The US has charged five Chinese military officers with stealing trade secrets from American industry. The diplomatic row is huge. Is this a sign of how serious cyber espionage has become?
Why are we talking about this?
In the northern suburbs of Shanghai there is a plain white tower block which is entirely unremarkable, except for one thing: it is home to Unit 61398, one of the Chinese People’s Liberation Army’s (PLA) elite cyber infiltration and espionage teams. US intelligence agencies have been complaining for years that the group has been attacking vital American infrastructure, but this week the US Justice Department took unprecedented action and indicted five PLA army officers for a conspiracy to steal US intellectual property.
Why is this important?
Despite long-running accusations of cyber espionage, this is the first time that specific officers have been charged. There is practically no chance that China would hand over its officers to be tried in an American court, so the indictment is being interpreted as a symbolic move. China’s government is furious. Its foreign minister has labelled the allegations ‘extremely ridiculous’ and demanded the US ‘immediately rectify its mistake.’
What is cyber espionage?
It is when hackers working for a government hack into important targets from another country’s infrastructure or corporations. They then steal intellectual property and personal data or destroy valuable information. The US has accused the five Chinese officers of trying to steal technology from a nuclear power plant designer, hacking the email addresses of government employees and breaking into the servers of newspapers like the New York Times.
Is the fault entirely with China?
The Chinese might accuse America of hypocrisy on this point. NSA whistle blower Edward Snowden released a huge trove of classified documents proving that the US has an enormous global cyber espionage programme. The US banned Chinese telecommunications giant Huawei from establishing itself in the US, fearing that the company was being used by the PLA to spy on America. Yet Snowden suggests the US had actually hacked into Huawei’s databases and was in fact using it to spy on China.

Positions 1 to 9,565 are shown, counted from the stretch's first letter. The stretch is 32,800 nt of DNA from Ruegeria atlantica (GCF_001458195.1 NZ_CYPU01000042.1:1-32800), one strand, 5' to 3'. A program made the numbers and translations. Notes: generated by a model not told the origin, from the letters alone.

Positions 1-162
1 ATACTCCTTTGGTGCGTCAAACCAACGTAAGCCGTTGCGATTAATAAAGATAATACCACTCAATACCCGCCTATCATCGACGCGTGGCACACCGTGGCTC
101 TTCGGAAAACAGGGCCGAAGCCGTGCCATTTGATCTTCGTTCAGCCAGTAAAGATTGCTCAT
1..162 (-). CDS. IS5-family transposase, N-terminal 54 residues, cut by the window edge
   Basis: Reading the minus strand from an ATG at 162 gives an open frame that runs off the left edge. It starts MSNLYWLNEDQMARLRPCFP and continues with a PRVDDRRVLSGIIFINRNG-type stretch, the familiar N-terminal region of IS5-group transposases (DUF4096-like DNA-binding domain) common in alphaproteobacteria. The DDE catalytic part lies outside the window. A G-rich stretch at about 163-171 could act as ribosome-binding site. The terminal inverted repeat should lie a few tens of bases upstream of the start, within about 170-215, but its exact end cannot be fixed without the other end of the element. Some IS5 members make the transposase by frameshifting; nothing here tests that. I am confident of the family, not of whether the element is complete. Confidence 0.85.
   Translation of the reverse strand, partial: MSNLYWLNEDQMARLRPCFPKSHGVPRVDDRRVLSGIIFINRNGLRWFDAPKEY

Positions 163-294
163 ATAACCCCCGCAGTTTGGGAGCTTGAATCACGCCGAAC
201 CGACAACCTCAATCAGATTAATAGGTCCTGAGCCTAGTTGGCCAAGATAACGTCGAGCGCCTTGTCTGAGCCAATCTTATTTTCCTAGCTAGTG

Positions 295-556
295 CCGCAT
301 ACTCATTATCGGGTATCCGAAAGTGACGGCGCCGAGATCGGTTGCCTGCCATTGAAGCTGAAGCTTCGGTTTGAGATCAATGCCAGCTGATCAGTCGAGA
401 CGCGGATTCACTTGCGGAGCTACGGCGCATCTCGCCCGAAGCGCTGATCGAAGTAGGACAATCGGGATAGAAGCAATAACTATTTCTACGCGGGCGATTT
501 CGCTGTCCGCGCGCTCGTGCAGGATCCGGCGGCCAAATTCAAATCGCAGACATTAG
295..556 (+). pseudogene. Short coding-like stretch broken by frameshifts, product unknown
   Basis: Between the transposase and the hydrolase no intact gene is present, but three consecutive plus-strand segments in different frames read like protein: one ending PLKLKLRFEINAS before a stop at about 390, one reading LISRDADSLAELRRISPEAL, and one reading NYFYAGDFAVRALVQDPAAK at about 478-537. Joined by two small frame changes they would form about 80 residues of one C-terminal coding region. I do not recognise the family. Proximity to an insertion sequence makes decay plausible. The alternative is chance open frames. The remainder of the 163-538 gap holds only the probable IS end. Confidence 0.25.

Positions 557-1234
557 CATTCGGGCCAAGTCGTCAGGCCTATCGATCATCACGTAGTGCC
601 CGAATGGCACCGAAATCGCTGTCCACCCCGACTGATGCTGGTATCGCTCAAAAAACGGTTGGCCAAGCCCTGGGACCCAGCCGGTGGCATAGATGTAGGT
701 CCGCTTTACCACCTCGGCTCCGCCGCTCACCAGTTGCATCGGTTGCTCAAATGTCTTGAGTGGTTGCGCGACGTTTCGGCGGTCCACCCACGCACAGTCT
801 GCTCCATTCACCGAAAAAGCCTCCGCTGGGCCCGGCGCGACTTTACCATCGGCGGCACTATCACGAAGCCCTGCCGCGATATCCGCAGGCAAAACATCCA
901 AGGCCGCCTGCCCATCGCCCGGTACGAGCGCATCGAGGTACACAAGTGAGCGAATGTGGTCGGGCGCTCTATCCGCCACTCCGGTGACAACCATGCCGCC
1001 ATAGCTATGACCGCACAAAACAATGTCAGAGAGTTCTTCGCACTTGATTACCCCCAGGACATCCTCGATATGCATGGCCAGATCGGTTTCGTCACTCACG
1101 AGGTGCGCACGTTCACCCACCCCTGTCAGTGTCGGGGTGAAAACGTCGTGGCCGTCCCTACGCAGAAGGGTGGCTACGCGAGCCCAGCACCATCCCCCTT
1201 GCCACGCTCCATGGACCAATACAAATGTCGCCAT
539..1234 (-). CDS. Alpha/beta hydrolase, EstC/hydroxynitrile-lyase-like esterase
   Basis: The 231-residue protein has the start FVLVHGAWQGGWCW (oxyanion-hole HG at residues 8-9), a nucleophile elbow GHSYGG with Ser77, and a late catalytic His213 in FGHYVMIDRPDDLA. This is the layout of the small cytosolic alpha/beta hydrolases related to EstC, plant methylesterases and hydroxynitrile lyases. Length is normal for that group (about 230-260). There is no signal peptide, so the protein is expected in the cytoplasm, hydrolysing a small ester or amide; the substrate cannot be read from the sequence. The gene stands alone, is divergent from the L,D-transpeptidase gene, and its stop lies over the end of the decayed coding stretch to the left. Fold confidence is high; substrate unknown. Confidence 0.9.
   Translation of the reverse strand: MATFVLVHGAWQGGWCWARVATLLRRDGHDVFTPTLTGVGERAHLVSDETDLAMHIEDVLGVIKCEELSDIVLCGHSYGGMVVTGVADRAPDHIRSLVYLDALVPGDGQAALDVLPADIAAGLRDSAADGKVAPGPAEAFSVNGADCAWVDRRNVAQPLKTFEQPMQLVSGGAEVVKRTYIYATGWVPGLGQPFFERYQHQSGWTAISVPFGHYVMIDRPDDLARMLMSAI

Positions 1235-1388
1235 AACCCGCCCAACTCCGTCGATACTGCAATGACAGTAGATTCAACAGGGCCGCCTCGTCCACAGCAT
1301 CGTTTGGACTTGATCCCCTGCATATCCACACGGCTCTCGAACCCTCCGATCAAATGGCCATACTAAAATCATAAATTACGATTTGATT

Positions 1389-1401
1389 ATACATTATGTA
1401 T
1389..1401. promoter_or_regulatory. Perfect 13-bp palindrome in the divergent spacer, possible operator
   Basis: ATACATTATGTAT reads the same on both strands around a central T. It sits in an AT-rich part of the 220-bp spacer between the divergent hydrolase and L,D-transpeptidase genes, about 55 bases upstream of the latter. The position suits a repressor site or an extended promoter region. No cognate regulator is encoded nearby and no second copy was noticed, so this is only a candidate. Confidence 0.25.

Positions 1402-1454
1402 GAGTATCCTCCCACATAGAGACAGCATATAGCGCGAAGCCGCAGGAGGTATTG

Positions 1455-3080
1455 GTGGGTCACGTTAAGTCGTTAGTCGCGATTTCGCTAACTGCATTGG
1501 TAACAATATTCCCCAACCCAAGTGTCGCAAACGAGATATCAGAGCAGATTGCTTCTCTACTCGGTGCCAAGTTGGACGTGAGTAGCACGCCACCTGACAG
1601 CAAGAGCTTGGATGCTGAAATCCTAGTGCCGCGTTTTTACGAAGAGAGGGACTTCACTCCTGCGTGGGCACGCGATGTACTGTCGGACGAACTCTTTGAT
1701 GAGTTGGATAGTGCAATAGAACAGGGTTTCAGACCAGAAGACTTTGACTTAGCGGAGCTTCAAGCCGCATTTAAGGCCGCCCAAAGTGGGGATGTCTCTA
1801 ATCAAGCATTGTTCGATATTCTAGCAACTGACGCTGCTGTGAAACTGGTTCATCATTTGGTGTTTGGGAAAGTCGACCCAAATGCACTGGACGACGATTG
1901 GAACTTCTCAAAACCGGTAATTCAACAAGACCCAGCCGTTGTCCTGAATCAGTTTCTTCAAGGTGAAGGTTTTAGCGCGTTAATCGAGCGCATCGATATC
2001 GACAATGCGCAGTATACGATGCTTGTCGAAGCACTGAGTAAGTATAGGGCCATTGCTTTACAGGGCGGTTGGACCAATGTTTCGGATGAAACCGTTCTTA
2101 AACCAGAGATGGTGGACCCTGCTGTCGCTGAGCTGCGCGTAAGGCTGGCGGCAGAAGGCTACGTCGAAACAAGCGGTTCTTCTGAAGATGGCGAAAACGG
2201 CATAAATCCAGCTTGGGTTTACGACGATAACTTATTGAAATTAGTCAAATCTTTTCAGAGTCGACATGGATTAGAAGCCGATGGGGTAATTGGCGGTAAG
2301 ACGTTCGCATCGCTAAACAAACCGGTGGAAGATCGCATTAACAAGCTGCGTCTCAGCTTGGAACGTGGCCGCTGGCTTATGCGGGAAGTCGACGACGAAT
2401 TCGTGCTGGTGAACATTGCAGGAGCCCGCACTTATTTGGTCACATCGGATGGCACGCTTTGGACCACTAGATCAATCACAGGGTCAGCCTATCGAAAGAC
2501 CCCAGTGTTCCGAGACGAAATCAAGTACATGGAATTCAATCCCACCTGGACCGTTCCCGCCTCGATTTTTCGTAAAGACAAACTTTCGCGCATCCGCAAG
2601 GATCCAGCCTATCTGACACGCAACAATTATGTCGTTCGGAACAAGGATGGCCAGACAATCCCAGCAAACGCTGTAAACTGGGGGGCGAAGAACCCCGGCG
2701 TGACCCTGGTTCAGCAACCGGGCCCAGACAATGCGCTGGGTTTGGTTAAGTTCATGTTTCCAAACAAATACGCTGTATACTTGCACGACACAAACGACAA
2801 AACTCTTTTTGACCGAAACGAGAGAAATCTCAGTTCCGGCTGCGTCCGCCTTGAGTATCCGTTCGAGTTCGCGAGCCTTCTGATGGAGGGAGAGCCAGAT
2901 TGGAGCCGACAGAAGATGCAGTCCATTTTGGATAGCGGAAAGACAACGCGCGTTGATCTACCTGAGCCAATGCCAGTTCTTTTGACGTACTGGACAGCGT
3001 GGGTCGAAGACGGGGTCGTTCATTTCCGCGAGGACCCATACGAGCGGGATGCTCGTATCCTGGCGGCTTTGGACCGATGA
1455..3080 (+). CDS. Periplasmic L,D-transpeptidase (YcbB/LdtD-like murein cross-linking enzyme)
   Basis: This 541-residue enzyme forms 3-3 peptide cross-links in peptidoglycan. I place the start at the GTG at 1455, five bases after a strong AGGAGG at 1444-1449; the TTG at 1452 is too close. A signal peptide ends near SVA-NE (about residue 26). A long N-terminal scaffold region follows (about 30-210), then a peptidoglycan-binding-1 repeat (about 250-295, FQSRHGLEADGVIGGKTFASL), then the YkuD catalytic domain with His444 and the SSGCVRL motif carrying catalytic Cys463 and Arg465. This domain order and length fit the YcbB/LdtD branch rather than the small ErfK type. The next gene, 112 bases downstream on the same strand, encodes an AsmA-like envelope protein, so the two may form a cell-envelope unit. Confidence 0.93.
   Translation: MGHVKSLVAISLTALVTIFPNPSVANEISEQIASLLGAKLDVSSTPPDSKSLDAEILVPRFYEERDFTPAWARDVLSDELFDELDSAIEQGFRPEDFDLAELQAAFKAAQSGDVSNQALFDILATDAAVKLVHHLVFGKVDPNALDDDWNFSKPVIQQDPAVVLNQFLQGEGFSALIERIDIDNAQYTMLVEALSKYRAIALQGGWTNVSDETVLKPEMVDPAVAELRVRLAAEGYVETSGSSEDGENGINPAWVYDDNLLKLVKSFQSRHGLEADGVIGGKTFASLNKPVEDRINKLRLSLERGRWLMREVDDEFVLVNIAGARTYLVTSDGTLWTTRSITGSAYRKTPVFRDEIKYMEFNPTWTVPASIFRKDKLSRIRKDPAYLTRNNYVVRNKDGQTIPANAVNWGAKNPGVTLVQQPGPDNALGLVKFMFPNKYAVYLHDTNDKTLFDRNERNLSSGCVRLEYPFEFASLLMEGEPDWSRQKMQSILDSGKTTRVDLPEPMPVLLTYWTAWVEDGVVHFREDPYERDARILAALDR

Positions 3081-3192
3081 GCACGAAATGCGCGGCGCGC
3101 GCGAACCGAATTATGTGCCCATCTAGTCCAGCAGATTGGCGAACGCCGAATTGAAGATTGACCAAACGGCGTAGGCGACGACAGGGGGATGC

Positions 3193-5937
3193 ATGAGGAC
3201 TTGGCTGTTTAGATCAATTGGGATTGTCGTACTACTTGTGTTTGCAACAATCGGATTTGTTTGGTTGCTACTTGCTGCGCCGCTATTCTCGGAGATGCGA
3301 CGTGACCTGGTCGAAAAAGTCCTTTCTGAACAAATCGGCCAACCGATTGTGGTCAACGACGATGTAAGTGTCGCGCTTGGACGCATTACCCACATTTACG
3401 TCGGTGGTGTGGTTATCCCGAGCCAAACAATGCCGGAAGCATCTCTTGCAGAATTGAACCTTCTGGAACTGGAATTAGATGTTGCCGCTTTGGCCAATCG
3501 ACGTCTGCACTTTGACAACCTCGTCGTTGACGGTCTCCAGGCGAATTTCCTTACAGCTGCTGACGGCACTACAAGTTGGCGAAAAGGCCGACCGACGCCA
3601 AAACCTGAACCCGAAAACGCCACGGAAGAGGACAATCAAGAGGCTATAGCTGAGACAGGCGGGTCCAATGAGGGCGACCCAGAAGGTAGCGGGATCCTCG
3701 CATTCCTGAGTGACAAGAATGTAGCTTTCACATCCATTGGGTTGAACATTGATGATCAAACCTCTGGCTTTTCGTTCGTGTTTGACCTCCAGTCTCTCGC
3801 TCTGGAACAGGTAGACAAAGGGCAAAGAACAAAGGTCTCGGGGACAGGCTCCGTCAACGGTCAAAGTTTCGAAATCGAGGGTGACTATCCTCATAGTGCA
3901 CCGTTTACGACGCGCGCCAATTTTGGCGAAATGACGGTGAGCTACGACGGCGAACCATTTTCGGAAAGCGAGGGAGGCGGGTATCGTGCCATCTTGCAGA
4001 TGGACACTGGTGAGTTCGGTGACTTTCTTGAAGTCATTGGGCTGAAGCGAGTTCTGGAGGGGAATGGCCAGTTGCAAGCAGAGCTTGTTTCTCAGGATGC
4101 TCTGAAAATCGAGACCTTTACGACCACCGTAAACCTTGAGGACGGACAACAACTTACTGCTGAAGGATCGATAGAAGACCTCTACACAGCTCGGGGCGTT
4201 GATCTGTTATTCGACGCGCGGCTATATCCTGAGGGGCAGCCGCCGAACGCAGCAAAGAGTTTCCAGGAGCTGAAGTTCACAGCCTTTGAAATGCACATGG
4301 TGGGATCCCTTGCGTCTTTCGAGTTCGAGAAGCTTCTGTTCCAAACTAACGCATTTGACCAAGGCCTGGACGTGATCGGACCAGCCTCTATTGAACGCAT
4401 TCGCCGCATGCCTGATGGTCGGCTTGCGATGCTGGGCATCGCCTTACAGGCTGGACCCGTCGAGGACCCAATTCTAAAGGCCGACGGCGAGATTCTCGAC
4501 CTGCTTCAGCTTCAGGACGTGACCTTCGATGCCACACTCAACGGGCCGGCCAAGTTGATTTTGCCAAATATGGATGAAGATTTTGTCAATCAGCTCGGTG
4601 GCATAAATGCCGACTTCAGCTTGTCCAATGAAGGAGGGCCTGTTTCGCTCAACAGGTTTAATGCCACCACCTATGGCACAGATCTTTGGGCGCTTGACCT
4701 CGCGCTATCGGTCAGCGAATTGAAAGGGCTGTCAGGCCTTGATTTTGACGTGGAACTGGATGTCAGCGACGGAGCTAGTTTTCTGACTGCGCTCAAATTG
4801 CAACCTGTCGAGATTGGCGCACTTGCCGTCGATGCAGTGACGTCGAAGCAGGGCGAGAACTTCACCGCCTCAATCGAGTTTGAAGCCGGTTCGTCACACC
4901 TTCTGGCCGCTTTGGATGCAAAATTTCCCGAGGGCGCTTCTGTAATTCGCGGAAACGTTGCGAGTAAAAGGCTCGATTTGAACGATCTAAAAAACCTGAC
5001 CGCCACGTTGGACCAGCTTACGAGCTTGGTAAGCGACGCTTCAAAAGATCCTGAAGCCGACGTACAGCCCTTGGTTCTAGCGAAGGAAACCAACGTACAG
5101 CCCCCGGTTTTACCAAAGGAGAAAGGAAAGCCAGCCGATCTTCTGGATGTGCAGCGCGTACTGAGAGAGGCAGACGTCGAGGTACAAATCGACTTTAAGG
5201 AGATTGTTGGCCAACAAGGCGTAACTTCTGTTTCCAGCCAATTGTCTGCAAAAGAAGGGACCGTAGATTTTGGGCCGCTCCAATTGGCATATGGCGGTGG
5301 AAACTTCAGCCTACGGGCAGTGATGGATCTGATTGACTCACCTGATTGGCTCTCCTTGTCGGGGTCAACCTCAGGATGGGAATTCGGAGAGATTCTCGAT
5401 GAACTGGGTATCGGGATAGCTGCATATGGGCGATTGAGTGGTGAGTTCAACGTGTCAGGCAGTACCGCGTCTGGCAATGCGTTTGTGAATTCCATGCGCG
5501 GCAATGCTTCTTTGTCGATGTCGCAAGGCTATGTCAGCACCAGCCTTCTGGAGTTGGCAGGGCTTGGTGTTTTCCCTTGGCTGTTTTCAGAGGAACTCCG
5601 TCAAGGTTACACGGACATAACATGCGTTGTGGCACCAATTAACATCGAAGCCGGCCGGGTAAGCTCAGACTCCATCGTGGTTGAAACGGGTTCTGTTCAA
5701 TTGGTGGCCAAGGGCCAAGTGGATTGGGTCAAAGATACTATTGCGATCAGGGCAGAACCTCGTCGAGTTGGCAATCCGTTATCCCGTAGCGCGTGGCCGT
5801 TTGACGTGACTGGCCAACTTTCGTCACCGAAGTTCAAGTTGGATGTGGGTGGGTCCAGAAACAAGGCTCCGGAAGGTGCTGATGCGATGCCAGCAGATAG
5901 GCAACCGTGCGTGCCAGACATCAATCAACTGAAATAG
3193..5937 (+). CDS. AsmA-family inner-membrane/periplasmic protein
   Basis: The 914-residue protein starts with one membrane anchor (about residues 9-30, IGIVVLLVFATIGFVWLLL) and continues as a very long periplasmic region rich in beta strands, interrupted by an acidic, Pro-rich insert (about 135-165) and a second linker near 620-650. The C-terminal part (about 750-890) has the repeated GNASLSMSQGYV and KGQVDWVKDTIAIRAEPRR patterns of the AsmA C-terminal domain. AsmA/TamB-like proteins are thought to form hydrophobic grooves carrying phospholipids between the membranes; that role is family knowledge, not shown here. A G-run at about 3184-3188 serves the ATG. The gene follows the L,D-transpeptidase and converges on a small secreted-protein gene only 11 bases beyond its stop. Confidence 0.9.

Are other countries involved in cyber warfare?
There are many other known examples of countries attacking each other online. In 2010, Iran’s nuclear facilities were heavily damaged by a computer worm called Stuxnet, believed to have been developed by the US or Israel. Then last year, South Korea was hit by sophisticated cyber attacks which shut down three major banks and caused at least $800m worth of damage. North Korea is thought to be the culprit. These are just a few examples of known attacks and it is highly likely that many go unreported.
Why are cyber attacks so troubling?
The problem is that they are so hard to trace. A government can help its hackers to steal other countries’ information, but it is then very difficult for the hacked country to prove what has happened. Hackers can break into a victim’s server and lurk there for months gathering information while remaining undetected.
What happens now? Are we entering a new age of cyber warfare?
While China is currently furious with America, analysts hope the tough stance will give countries a firmer understanding that cyber attacks will have repercussions.
Former US defence secretary Leon Panetta warns that in the future a collective cyber attack could be as dangerous as a ‘cyber Pearl Harbour’, although experts say it is unlikely that a war will ever be fought entirely online. But, as the internet provides hackers with almost complete anonymity, government-sponsored attacks are likely to become more common in the future.
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Lecturer: Abdulkhaliq Mohamed Sheikh Osman- Birmingham Uk